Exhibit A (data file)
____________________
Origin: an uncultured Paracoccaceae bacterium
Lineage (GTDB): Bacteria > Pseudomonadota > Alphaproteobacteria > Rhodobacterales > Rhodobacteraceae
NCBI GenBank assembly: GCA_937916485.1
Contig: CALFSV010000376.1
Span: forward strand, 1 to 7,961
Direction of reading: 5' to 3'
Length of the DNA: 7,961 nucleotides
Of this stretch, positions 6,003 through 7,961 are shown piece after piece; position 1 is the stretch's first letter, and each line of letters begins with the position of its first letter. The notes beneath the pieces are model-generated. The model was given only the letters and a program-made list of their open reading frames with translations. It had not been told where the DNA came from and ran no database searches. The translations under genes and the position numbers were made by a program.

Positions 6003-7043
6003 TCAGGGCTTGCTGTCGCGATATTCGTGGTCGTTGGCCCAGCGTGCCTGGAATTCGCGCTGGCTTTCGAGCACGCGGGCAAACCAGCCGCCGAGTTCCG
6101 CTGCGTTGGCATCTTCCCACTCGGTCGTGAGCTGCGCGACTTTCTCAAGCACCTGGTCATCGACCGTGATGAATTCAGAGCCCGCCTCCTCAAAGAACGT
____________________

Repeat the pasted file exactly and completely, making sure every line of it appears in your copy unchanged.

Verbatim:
Origin: an uncultured Paracoccaceae bacterium
Lineage (GTDB): Bacteria > Pseudomonadota > Alphaproteobacteria > Rhodobacterales > Rhodobacteraceae
NCBI GenBank assembly: GCA_937916485.1
Contig: CALFSV010000376.1
Span: forward strand, 1 to 7,961
Direction of reading: 5' to 3'
Length of the DNA: 7,961 nucleotides
Of this stretch, positions 6,003 through 7,961 are shown piece after piece; position 1 is the stretch's first letter, and each line of letters begins with the position of its first letter. The notes beneath the pieces are model-generated. The model was given only the letters and a program-made list of their open reading frames with translations. It had not been told where the DNA came from and ran no database searches. The translations under genes and the position numbers were made by a program.

Positions 6003-7043
6003 TCAGGGCTTGCTGTCGCGATATTCGTGGTCGTTGGCCCAGCGTGCCTGGAATTCGCGCTGGCTTTCGAGCACGCGGGCAAACCAGCCGCCGAGTTCCG
6101 CTGCGTTGGCATCTTCCCACTCGGTCGTGAGCTGCGCGACTTTCTCAAGCACCTGGTCATCGACCGTGATGAATTCAGAGCCCGCCTCCTCAAAGAACGT